Highest Duty

Published: October 23, 2009

By Jim Lichtman
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On January 15, 2009, Captain Chesley Sullenberger had to make a series of critical decisions in 208 seconds.  As a result of his actions, he saved the lives of all 155 individuals on a crippled US Airways flight that had to ditch in New York’s Hudson River.

In an interview (washingtonpost.com) conducted by Doug Feaver, Sullenberger talks about the qualities essential in leadership described in a book by Sullenberger entitled, Highest Duty.

“There wasn’t time to learn the lessons I had to learn in the 208 seconds I had,” Sullenberger says.  “I had to have already done decades of hard work before that to get ready to handle this.

Q: Is leadership a choice?

Sullenberger:  “Yes.  And I think you have to approach that choice in a way that works for you and for the people in your care..  the way that works for me is leadership by example.  I want to behave in such a way that my values are evident to those around me.   I don’t want have to try to tell them what I believe.  I want to be able to show them what I believe.  I want my actions to match my words.”

Q: You wrote that you thought that what you had done in this particular situation was the result of many, many years of experience in different aircraft, different human experiences, different human exchanges.

Sullenberger:   “Well, it’s sort of a building block process.  I described it, at one time, as making small, regular deposits in this bank of experience, education and training, and the balance of that account was sufficient that on January 15, I could make a sudden, large withdrawal.

“So, I drew upon a lifetime of experiences; everybody I ever met, every teacher, instructor I ever had; every incident I heard about that someone else experienced that I took the lesson from, was in the back of my mind that day.”

Q:  Are there daily lessons from non-heroic people who find themselves in leadership positions?

Sullenberger:  “I never saw combat.  My service was just after Viet Nam.  I had always wondered, if I met some ultimate challenge… would I be strong enough, smart enough, quick enough, courageous enough to keep my people safe?  And I never knew the answer to that question.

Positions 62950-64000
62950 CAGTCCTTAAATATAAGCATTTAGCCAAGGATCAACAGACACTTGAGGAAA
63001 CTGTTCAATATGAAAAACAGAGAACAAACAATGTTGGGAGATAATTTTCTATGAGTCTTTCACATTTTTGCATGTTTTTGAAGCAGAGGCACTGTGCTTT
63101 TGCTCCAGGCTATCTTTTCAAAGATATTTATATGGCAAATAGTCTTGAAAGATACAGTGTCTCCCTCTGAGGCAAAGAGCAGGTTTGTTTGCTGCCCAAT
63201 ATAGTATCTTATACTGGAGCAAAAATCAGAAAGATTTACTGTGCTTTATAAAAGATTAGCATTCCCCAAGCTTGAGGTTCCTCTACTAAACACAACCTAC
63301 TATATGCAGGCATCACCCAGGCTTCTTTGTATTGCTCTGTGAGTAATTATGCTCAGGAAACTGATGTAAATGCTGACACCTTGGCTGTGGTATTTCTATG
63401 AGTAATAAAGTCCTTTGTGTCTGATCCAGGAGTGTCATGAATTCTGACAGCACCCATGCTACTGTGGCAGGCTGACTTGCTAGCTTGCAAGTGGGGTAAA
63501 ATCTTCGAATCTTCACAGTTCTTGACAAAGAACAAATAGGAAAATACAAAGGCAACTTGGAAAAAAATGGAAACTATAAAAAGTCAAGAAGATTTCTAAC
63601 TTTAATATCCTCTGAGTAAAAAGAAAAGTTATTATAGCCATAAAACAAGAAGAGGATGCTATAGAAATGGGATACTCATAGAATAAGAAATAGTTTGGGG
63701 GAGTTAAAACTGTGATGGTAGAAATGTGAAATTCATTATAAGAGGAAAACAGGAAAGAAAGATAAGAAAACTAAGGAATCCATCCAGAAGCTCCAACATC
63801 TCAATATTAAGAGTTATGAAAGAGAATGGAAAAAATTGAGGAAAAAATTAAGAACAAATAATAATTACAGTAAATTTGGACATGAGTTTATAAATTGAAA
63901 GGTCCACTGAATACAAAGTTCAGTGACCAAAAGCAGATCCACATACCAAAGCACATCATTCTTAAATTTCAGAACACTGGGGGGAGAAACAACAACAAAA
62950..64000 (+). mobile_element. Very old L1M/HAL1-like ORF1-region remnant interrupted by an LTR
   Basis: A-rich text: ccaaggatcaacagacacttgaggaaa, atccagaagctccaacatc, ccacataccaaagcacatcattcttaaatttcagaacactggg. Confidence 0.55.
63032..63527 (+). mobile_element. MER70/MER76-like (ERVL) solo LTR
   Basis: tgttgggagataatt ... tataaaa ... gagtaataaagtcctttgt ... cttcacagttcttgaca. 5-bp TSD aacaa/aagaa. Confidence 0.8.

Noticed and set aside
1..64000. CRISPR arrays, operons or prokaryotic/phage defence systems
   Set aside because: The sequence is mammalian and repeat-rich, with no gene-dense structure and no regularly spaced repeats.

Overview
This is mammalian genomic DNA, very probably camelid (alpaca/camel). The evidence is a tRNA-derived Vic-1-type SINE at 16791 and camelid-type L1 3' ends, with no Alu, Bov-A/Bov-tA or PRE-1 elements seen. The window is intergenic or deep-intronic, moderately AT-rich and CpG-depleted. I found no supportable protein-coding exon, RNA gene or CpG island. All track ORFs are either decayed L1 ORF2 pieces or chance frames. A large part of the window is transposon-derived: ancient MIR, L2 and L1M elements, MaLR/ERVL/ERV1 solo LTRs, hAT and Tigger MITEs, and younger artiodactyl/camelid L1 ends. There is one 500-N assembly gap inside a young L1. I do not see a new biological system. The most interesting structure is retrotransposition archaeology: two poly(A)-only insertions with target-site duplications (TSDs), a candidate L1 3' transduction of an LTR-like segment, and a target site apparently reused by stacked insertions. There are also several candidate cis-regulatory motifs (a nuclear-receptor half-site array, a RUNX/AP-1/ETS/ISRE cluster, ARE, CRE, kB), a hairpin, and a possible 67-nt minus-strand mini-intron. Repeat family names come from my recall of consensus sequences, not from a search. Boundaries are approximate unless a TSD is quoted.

“I think in the days prior to January 15th, I spent 99.9 percent of my life living as a regular person, anonymously, like everybody else…  I had hoped that maybe I had made enough small, individual contributions that made differences in some little way… Of course, now since January 15, people are going to remember me, if not exclusively, certainly primarily because of the events on January 15.

“I think the life lesson for most people is that we can still make a difference a little bit at a time, but, we have to choose to do so.”

Shortly after January 15, California State University at Fresno Library Dean Peter McDonald reported that he got a call from U.S. Airways Captain Chesley Sullenberger “…about the books he’d borrowed that were stuck in the hold of a downed plane.”  Sullenberger asked for an extension or at least a waiver on additional fees.

“Here is a national hero,” McDonald said, “you would think would have more important things to worry about.  I’d trust my life to a man like Sullenberger.  Of course we’ll waive the fee.”

The library not only waived the charges, but planned on placing a bookplate dedicated to the pilot inside a new copy of the book that Sullenberger checked out.

And what was the subject of one of the books the modest hero checked out?  Professional Ethics.

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